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eLearning

SINAPSE experts from around Scotland have developed ten online modules designed to explain medical imaging. They are freely available and are intended for non-specialists.


Edinburgh Imaging Academy at the University of Edinburgh offers the following online programmes through a virtual learning environment:

Neuroimaging for Research MSc/Dip/Cert

Imaging MSc/Dip/Cert

PET-MR Principles & Applications Cert

Applied Medical Image Analysis Cert

Online Short Courses

Towards the automatic computational assessment of enlarged perivascular spaces on brain magnetic resonance images: a systematic review

Author(s): C. Hernandez Mdel, R. J. Piper, X. Wang, I. J. Deary, J. M. Wardlaw

Abstract:
Enlarged perivascular spaces (EPVS), visible in brain MRI, are an important marker of small vessel disease and neuroinflammation. We systematically evaluated the literature up to June 2012 on possible methods for their computational assessment and analyzed confounds with lacunes and small white matter hyperintensities. We found six studies that assessed/identified EPVS computationally by seven different methods, and four studies that described techniques to automatically segment similar structures and are potentially suitable for EPVS segmentation. T2-weighted MRI was the only sequence that identified all EPVS, but FLAIR and T1-weighted images were useful in their differentiation. Inconsistency within the literature regarding their diameter and terminology, and overlap in shape, intensity, location, and size with lacunes, conspires against their differentiation and the accuracy and reproducibility of any computational segmentation technique. The most promising approach will need to combine various MR sequences and consider all these features for accurate EPVS determination.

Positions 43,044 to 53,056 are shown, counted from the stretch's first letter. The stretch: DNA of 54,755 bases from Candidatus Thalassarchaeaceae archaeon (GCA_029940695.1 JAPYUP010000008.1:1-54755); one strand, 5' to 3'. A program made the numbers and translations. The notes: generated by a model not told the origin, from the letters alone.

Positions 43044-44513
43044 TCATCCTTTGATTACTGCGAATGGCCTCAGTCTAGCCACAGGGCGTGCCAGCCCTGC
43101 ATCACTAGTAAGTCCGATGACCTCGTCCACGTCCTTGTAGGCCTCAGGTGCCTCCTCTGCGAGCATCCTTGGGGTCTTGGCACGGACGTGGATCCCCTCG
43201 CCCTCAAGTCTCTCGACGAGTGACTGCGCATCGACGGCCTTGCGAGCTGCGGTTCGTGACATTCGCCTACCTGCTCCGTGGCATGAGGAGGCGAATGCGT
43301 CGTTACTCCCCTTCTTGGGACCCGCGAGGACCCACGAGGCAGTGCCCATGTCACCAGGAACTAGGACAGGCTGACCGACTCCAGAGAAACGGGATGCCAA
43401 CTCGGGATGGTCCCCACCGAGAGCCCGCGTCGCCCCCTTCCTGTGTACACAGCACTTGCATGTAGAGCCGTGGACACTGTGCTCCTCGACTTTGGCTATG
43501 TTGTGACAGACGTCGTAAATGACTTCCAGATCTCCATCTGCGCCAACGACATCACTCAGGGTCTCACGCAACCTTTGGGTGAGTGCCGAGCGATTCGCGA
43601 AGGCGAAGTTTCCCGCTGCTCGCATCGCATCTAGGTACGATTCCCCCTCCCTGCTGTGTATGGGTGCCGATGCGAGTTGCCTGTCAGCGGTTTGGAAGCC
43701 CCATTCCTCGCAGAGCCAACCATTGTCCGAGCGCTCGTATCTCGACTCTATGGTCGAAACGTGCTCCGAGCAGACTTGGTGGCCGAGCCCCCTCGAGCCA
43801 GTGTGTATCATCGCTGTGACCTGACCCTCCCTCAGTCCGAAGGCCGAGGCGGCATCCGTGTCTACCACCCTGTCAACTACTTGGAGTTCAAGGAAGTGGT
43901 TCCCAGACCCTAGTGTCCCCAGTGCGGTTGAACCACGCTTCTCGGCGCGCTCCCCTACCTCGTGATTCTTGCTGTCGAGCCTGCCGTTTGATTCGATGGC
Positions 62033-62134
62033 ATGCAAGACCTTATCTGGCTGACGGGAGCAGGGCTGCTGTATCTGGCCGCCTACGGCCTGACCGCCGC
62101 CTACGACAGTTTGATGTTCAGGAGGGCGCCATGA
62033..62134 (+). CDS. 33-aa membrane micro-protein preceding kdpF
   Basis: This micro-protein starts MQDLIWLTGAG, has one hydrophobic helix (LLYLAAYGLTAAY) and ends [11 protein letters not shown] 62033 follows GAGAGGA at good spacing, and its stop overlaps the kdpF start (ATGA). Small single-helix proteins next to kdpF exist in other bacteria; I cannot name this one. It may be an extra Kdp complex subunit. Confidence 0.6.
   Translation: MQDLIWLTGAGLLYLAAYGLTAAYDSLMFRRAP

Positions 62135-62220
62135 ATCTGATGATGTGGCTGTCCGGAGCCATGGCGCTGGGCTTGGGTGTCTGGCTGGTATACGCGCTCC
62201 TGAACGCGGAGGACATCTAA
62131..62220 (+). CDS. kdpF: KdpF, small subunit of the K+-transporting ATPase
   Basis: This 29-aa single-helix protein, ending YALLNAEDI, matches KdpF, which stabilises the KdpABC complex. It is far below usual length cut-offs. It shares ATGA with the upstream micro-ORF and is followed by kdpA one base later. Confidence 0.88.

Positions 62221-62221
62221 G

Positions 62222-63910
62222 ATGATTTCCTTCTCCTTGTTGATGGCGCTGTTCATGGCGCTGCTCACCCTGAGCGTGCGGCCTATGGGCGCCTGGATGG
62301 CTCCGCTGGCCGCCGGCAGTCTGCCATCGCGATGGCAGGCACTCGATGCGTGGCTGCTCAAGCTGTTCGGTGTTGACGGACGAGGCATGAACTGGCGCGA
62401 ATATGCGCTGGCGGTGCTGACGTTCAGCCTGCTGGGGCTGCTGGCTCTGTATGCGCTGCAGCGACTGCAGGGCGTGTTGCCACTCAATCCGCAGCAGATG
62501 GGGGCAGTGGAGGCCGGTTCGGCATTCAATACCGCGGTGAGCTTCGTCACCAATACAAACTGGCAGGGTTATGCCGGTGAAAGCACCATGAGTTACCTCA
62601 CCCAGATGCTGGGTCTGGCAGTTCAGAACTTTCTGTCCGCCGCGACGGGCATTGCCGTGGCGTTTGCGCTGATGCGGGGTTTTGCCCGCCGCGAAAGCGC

Full version: Available here

Click the link to go to an external website with the full version of the paper


ISBN: 1522-2586 (Electronic)1053-1807 (Linking)
Publication Year: 2013
Periodical: J Magn Reson Imaging
Periodical Number: 4
Volume: 38
Pages: 774-85
Author Address: Brain Research Imaging Centre, Department of Neuroimaging Sciences, University of Edinburgh, Edinburgh, United Kingdom; Centre for Cognitive Ageing and Cognitive Epidemiology (CCACE), University of Edinburgh, Edinburgh, United Kingdom; SINAPSE (Scottish Imaging Network, A Platform for Scientific Excellence) collaboration, Scotland, United Kingdom.